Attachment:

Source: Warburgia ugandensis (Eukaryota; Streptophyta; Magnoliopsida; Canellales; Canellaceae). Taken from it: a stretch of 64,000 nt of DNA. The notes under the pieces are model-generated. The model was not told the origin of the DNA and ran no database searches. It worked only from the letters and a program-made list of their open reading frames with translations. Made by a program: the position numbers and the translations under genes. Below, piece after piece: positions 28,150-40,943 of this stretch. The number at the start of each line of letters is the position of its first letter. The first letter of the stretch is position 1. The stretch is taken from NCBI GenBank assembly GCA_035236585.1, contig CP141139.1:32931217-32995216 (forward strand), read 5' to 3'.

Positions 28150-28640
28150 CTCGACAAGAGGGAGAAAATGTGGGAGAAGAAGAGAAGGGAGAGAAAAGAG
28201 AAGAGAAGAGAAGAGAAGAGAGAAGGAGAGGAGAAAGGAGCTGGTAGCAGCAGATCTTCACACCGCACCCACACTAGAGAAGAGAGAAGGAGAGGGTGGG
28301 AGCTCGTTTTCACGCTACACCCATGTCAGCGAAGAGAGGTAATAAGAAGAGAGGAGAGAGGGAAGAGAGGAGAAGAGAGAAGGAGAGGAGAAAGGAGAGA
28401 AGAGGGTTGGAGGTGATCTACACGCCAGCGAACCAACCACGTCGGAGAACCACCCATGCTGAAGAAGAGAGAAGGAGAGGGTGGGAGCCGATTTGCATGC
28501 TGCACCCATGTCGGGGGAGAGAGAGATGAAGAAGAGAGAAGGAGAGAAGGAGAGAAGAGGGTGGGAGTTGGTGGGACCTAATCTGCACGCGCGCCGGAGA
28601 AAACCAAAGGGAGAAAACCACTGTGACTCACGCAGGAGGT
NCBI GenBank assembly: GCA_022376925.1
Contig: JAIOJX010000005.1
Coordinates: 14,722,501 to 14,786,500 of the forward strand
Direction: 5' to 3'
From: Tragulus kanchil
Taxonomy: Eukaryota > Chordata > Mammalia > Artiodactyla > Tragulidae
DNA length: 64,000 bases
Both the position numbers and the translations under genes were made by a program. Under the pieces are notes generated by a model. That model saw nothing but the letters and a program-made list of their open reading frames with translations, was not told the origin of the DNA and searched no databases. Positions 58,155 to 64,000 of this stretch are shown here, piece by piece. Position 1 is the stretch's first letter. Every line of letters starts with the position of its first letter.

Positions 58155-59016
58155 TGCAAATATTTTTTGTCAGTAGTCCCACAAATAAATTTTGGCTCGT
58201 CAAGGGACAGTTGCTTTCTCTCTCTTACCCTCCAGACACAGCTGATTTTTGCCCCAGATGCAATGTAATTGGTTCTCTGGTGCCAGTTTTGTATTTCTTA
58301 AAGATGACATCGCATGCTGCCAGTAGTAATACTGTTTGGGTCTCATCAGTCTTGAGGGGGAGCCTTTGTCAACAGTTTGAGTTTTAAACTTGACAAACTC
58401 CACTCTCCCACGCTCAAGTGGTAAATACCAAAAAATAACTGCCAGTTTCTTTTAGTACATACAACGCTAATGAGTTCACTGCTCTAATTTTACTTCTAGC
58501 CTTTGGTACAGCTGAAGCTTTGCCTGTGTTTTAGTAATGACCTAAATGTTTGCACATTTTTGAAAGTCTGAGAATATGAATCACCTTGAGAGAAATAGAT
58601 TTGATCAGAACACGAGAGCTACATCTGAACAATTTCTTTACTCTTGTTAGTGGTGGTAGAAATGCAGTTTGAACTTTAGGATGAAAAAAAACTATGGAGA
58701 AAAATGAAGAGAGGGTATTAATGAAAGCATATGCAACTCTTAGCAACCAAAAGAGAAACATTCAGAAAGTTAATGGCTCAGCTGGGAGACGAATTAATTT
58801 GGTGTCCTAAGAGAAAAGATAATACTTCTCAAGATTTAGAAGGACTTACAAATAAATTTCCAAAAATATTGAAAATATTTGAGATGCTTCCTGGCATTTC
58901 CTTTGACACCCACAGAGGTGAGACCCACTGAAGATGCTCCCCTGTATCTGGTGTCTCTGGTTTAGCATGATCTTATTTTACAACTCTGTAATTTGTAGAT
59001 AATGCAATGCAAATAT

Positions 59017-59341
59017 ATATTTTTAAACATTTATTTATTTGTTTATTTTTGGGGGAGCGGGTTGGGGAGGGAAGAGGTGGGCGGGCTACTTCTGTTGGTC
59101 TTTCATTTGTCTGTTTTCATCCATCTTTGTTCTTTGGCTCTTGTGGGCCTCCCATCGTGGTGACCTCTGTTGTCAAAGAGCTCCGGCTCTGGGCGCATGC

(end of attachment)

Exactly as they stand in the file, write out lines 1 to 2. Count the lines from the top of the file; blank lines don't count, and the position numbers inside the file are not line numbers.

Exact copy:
Source: Warburgia ugandensis (Eukaryota; Streptophyta; Magnoliopsida; Canellales; Canellaceae). Taken from it: a stretch of 64,000 nt of DNA. The notes under the pieces are model-generated. The model was not told the origin of the DNA and ran no database searches. It worked only from the letters and a program-made list of their open reading frames with translations. Made by a program: the position numbers and the translations under genes. Below, piece after piece: positions 28,150-40,943 of this stretch. The number at the start of each line of letters is the position of its first letter. The first letter of the stretch is position 1. The stretch is taken from NCBI GenBank assembly GCA_035236585.1, contig CP141139.1:32931217-32995216 (forward strand), read 5' to 3'.

Positions 28150-28640